Kashmir’s strategic position is turning into a non-traditional human security protection zone in terms of water and environment. Pakistan is a rain scarce country and most of its water depends on melting Siachen Glacier in the Himalayan mountains in Kashmir.
In 1990, General (rtd) Pervez Musharraf, then a brigadier under training at the Royal College of Defence Studies in London, in a presentation, argued that the issue of Indus waters had the “germs of future conflict”.
On June 18, 2002, Syed Salahuddin, chairman of the United Jihad Council and the leader of Hizbul Mujahideen, said “Kashmir is the source from where Pakistan’s water resources originate. If Pakistan loses its battle against India, it will become a desert.”
Few months back in Srinagar the chief of the People’s Democratic Party (PDP) Mehbooba Mufti asked New Delhi to compensate Jammu and Kashmir on account of the Indus Water Treaty. She described the treaty as “discriminatory” and blocking the progress and economic development. She also came down heavily on the New Delhi-owned NHPC for its “arbitrary” exploitation of the state’s water resources. She said the NHPC was producing 1,500-MW of power from its projects in Jammu and Kashmir, but it was sharing just 180-MW with the state.
Pakistan realised this very late that except for Indus main and Kabul rivers, all the five vital tributaries of Indus river system (Jhelum, Chenab, Ravi, Beas and Sutlej), originate in Kashmir. Perhaps India knew all along, the importance of Kashmir and therefore it lied to the United Nations that it was prepared to hold a plebiscite in the valley. This realisation has given a new and a dangerous, twist to the Kashmir dispute.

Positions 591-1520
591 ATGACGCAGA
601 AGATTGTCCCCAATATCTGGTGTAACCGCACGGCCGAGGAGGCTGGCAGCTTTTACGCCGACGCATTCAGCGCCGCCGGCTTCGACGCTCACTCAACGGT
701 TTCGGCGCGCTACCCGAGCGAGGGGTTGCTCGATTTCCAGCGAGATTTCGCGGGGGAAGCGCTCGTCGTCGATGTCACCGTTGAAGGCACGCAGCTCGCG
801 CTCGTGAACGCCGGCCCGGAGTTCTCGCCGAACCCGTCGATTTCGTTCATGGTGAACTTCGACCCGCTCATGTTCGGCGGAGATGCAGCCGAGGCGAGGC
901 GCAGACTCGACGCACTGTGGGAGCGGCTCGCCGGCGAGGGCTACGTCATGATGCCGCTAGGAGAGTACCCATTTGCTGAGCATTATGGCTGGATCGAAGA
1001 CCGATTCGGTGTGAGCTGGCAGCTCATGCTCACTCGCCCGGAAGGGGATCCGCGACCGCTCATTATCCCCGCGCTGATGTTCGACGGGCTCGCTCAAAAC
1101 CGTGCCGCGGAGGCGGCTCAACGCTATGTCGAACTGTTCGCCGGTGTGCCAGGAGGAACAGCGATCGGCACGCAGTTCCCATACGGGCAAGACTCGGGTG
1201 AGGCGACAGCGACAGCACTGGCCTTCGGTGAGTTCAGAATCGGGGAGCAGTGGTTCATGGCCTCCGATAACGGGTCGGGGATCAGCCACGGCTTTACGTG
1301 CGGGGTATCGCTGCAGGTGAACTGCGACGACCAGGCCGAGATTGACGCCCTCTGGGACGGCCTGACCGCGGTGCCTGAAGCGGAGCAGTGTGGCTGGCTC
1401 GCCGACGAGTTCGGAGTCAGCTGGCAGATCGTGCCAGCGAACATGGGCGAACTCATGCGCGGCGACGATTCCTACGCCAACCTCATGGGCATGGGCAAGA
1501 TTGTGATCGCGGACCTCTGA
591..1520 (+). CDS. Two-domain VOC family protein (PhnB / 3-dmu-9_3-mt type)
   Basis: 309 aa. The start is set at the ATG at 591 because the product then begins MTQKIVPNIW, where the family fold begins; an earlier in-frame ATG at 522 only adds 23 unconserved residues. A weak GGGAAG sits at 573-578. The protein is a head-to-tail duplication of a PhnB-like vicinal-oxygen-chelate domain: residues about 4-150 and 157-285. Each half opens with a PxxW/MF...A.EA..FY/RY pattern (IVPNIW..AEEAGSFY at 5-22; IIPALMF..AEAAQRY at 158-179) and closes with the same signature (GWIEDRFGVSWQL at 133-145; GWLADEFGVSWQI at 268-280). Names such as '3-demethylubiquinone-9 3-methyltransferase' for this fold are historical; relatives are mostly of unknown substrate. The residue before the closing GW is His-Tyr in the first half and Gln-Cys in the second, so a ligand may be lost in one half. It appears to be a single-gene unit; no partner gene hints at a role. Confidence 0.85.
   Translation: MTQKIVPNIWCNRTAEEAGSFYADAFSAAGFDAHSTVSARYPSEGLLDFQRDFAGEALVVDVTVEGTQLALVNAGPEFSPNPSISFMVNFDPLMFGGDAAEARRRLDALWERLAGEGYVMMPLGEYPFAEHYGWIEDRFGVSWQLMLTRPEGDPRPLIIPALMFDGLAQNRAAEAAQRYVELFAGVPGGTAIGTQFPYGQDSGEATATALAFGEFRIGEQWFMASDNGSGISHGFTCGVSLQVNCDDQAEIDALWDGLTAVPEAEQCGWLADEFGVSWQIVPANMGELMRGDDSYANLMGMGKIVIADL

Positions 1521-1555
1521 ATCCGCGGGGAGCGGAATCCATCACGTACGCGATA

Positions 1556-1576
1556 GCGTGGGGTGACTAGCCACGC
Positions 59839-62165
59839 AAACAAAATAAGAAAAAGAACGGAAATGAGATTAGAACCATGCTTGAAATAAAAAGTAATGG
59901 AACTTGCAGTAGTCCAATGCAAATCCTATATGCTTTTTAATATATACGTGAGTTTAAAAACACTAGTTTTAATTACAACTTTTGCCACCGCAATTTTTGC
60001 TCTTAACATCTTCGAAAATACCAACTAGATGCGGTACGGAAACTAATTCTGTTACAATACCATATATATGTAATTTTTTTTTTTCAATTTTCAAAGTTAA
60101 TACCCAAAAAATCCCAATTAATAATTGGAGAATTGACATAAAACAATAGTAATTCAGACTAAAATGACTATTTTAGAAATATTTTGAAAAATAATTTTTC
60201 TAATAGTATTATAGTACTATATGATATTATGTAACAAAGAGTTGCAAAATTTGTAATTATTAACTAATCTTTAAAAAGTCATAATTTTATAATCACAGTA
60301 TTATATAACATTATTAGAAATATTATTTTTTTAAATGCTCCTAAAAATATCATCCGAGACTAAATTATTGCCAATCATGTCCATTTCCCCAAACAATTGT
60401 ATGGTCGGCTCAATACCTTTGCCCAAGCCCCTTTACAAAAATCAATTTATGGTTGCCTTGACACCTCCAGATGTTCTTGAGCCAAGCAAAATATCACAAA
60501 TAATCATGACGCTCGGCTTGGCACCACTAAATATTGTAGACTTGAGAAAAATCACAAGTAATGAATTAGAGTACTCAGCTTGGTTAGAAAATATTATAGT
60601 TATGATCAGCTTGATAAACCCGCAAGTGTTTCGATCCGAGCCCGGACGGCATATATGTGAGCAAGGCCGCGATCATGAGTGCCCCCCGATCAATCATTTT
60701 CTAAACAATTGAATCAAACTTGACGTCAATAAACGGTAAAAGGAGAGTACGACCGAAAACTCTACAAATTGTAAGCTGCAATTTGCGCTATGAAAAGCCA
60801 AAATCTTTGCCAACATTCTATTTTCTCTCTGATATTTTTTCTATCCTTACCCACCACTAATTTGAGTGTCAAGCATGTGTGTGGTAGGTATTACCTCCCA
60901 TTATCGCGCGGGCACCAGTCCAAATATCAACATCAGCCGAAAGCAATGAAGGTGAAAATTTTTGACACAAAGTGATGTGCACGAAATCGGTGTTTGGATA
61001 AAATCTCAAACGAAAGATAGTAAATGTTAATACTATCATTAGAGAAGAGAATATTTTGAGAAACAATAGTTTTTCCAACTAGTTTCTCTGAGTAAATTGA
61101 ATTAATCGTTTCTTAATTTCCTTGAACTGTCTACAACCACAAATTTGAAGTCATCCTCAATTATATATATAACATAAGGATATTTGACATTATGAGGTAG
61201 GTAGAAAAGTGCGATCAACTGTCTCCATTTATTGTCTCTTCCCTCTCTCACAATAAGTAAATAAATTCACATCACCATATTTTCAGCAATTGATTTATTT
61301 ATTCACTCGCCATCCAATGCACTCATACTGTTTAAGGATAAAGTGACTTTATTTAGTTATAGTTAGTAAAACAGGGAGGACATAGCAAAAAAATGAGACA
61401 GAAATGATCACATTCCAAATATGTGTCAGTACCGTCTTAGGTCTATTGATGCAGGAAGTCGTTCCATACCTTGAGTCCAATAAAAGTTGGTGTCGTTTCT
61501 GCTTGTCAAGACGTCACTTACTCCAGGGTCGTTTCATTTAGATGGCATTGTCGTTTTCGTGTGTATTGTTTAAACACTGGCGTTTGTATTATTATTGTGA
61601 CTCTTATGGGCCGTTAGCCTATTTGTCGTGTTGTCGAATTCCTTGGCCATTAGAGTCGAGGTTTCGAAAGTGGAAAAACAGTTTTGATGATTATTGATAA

India is also in the process of building the 330 MW Kishanganga dam on river Jhelum and the 450 MW Baglihar dam on river Chenab for hydro power generation, beside Tulbul (Wollar) barrage on Jhelum for navigational purposes.
Apart from these, Uri II hydro-electric project on Jhelum, and Pakul Dul and the huge, 1020 MW Burser hydro dam, both on Marusunder, a tributary of river Chenab, are in various stages of planning and execution.
According to the Indus Water Treaty, the country which completes the project first, will have the first rights on the river water. Pakistan has recently awarded a $1.5-billion contract to a consortium of China’s Gezhouba Water and Power Company and China National Machinery and Equipment Import and Export Corporation to build the 960-MW project in eight years. Against the estimated Rs13.36 billion cost, the NHPC received the lowest bid is of Rs29.60 billion. Officials said they are still negotiating with the lowest bidder.
On the other hand, the water availability in our rivers is highly unreliable. The highest annual water availability in the recorded history 1922 to date was 186.79 MAF (million acre feet) in the year 1959-60 as against the minimum of 95.99 MAF in the year 2001-2002. This includes the Kabul river which contributes a maximum of 34.24 MAF and a minimum of 12.32 MAF with an annual average of about 20.42 MAF to Indus main.
The conflict for controlling Indus river basin between Pakistan and India is increasing. In future, water is going to be a crucial issue in relations between the two countries, perhaps at par with the Kashmir question.
President Asif Ali Zardari has warned: “The water crisis in Pakistan is directly linked to relations with India.”